GAME: Word of the Day (WOTD)

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Algot Runeman
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Re: GAME: Word of the Day (WOTD)

Post by Algot Runeman »

dander meaning 1

/ˈdandə/
noun
informal in phrase get/have one's dander up
Lose one's temper.

Origin
Mid 19th century (originally US): of unknown origin.

==========

Jeanne's demeanor had never been keener until Lou cut her off on the highway. That got her dander up and she fumed the rest of the way home.

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Re: GAME: Word of the Day (WOTD)

Post by voralfred »

Algot Runeman wrote:creed

/kriːd/
noun
1 A system of religious belief; a faith.
1.1 often "the Creed" - A formal statement of Christian beliefs, especially the Apostles' Creed or the Nicene Creed.
1.2 A set of beliefs or aims which guide someone's actions.

Origin
Old English, from Latin credo.

==========

He thought she was pretty.
She thought he was witty.
But families with no shared creed.
An edict: "No marriage" was decreed.
Such an edict probably got his and her danders up !

Unless she and he decided to abrogate this edict (as far as they were concerned)....
Human is as human does....Animals don't weep, Nine

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Re: GAME: Word of the Day (WOTD)

Post by Algot Runeman »

encumber

/ɪnˈkʌmbə/ /ɛnˈkʌmbə/
verb
[with object]
Restrict or impede (someone or something) in such a way that free action or movement is difficult.

Origin
Middle English (in the sense ‘cause trouble to, entangle’; formerly also as incumber): from Old French encombrer ‘block up’, from en- ‘in’ + combre ‘river barrage’.

==========

Do not let these daily dalliances deter or encumber you from today's appropriate actions.

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[Go even further and enjoy our daily dilly-dally with cumber.]

1 dated Hamper or hinder.
‘they were cumbered with greatcoats and swords’
1.1 Obstruct (a path or space)
Origin
Middle English (in the sense ‘overthrow, destroy’): probably from encumber.


The two origin descriptions seem to suggest "cumber" might have been a contracted version at some point, but one which didn't catch on. Who wants to do deep, cumbersome background research, anybody?
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Re: GAME: Word of the Day (WOTD)

Post by voralfred »

voralfred wrote:
Algot Runeman wrote:creed

/kriːd/
noun
1 A system of religious belief; a faith.
1.1 often "the Creed" - A formal statement of Christian beliefs, especially the Apostles' Creed or the Nicene Creed.
1.2 A set of beliefs or aims which guide someone's actions.

Origin
Old English, from Latin credo.

==========

He thought she was pretty.
She thought he was witty.
But families with no shared creed.
An edict: "No marriage" was decreed.
Such an edict probably got his and her danders up !

Unless she and he decided to abrogate this edict (as far as they were concerned)....
She and he need not let themselves be cumbered by their encumbersome relatives, do they ?
Human is as human does....Animals don't weep, Nine

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Re: GAME: Word of the Day (WOTD)

Post by E Pericoloso Sporgersi »

voralfred wrote: ...
She and he need not let themselves be cumbered by their encumbersome relatives, do they ?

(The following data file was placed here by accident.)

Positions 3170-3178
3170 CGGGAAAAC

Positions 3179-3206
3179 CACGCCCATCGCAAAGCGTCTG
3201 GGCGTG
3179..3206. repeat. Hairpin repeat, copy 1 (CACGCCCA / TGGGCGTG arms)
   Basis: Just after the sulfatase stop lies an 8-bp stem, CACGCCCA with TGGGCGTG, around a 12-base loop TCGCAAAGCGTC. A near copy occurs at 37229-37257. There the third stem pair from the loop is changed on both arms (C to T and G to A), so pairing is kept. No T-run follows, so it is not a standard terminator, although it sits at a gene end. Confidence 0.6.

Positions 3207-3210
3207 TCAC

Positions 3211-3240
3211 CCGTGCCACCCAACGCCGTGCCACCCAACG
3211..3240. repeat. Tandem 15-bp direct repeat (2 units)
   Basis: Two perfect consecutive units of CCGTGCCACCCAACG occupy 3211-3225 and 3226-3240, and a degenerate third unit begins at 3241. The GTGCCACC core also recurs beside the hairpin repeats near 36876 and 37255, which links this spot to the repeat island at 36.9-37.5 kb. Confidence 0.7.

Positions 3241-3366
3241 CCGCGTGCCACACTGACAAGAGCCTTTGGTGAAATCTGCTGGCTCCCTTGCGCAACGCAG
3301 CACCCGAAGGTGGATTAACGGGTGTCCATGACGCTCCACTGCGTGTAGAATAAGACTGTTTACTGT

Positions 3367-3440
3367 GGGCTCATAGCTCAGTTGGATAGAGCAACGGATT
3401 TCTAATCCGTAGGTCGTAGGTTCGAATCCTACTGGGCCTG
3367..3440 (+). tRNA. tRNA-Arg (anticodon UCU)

So they still eat yummy cucumbers anyway, don't they?
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Re: GAME: Word of the Day (WOTD)

Post by Algot Runeman »

launch definition 1

/lɔːn(t)ʃ/
verb
[with object]
1 Set (a boat) in motion by pushing it or allowing it to roll into the water.
1.1 Set (a newly built ship or boat) afloat for the first time with an official ceremony.
1.2 Send (a missile, satellite, or spacecraft) on its course.

Origin
Middle English (in the sense ‘hurl a missile, discharge with force’): from Anglo-Norman French launcher, variant of Old French lancier (see lance).

==========

NASA launched a "test article" this morning. It rose magestically into the morning sky carrying an Orion command module mockup aloft to test the flight abort systems. The test was a success which anyone with a speedy web connection could watch live on NASA TV.

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Re: GAME: Word of the Day (WOTD)

Post by Algot Runeman »

benignity

/bɪˈnɪɡnɪti/
noun
benignities
mass noun
1 Kindness or tolerance toward others.
1.1 archaic count noun An act of kindness.

Origin
Late Middle English from Old French benignite or Latin benignitas, from benignus (see benign).

==========

Ben displayed benignity by supporting the busker's dignity. He left a generous "tip" after standing to listen through three songs. He hoped to marginally make up for the many who simply walked by.

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Re: GAME: Word of the Day (WOTD)

Post by Algot Runeman »

inhomogeneous

/ˌɪnhɒmə(ʊ)ˈdʒiːnɪəs/ /ˌɪnhɒmə(ʊ)ˈdʒɛnɪəs/ /ˌɪnhəʊmə(ʊ)ˈdʒiːnɪəs/
adjective
1 Not uniform in character or content; diverse.
1.1 Mathematics Consisting of terms that are not all of the same degree or dimensions.

==========

I prefer soup with character. That means it needs a mix of lumpy bits, preferably of many sorts. My soups should be inhomogeneous.

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Re: GAME: Word of the Day (WOTD)

Post by E Pericoloso Sporgersi »

Algot Runeman wrote:inhomogeneous
Do you require your soup to be inhomogeneous to the point where it contains the soup characters to spell your name?

Do you also hunt for those characters in each spoonful?
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Re: GAME: Word of the Day (WOTD)

Post by Algot Runeman »

astrolabe

/ˈastrəleɪb/
noun
historical
An instrument used to make astronomical measurements, typically of the altitudes of celestial bodies, and in navigation for calculating latitude, before the development of the sextant.

Origin
Late Middle English from Old French astrelabe, from medieval Latin astrolabium, from Greek astrolabon, neuter of astrolabos ‘star-taking’.

==========

Today, I will not go out of sight of land aboard my canoe. I have neither sextant nor astrolabe and am entirely without the skill to use either.

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Re: GAME: Word of the Day (WOTD)

Post by Algot Runeman »

xenogeneic

/ˌzɛnə(ʊ)dʒɪˈniːɪk/ /ˌzɛnə(ʊ)dʒɪˈneɪɪk/
adjective
Medicine
Relating to or involving tissues or cells belonging to individuals of different species.